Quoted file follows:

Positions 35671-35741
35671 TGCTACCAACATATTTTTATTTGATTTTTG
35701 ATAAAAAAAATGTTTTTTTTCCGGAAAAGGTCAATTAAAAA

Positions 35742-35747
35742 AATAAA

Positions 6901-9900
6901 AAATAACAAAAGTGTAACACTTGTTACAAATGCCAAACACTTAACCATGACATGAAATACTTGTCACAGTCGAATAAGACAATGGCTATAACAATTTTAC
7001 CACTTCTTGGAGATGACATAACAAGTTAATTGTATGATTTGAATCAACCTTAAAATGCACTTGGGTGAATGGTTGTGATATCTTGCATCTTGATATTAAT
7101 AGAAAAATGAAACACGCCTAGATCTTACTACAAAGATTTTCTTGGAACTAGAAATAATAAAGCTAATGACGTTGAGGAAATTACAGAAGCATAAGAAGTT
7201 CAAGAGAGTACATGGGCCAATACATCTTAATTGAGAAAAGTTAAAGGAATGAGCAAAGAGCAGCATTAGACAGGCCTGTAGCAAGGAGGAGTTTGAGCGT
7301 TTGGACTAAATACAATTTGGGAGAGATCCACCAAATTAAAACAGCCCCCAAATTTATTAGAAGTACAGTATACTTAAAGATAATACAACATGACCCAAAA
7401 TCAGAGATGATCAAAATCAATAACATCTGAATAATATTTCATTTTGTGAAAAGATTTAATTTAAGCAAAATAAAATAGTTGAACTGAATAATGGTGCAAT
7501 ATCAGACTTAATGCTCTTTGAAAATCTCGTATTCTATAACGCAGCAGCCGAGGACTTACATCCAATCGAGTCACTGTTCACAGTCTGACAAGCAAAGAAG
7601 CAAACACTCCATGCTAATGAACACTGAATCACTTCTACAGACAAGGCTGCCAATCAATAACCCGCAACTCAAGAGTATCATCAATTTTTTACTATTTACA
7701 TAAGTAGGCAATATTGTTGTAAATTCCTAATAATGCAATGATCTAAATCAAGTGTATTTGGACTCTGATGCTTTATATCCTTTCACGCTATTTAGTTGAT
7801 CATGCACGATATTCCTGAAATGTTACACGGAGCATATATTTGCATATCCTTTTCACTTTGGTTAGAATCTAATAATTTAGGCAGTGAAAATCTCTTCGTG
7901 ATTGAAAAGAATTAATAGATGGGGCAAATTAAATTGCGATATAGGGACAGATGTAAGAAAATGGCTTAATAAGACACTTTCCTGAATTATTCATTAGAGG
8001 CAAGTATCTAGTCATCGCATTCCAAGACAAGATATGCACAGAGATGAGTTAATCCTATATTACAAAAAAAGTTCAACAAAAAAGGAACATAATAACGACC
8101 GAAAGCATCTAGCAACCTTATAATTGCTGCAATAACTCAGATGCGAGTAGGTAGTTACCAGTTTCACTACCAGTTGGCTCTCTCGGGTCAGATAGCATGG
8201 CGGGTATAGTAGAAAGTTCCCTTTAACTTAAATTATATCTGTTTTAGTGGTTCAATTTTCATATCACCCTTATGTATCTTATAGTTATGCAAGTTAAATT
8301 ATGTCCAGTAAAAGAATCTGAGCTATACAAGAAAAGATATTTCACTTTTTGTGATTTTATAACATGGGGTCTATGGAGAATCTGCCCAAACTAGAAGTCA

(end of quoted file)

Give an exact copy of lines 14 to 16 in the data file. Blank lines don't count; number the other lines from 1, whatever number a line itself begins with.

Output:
7601 CAAACACTCCATGCTAATGAACACTGAATCACTTCTACAGACAAGGCTGCCAATCAATAACCCGCAACTCAAGAGTATCATCAATTTTTTACTATTTACA
7701 TAAGTAGGCAATATTGTTGTAAATTCCTAATAATGCAATGATCTAAATCAAGTGTATTTGGACTCTGATGCTTTATATCCTTTCACGCTATTTAGTTGAT
7801 CATGCACGATATTCCTGAAATGTTACACGGAGCATATATTTGCATATCCTTTTCACTTTGGTTAGAATCTAATAATTTAGGCAGTGAAAATCTCTTCGTG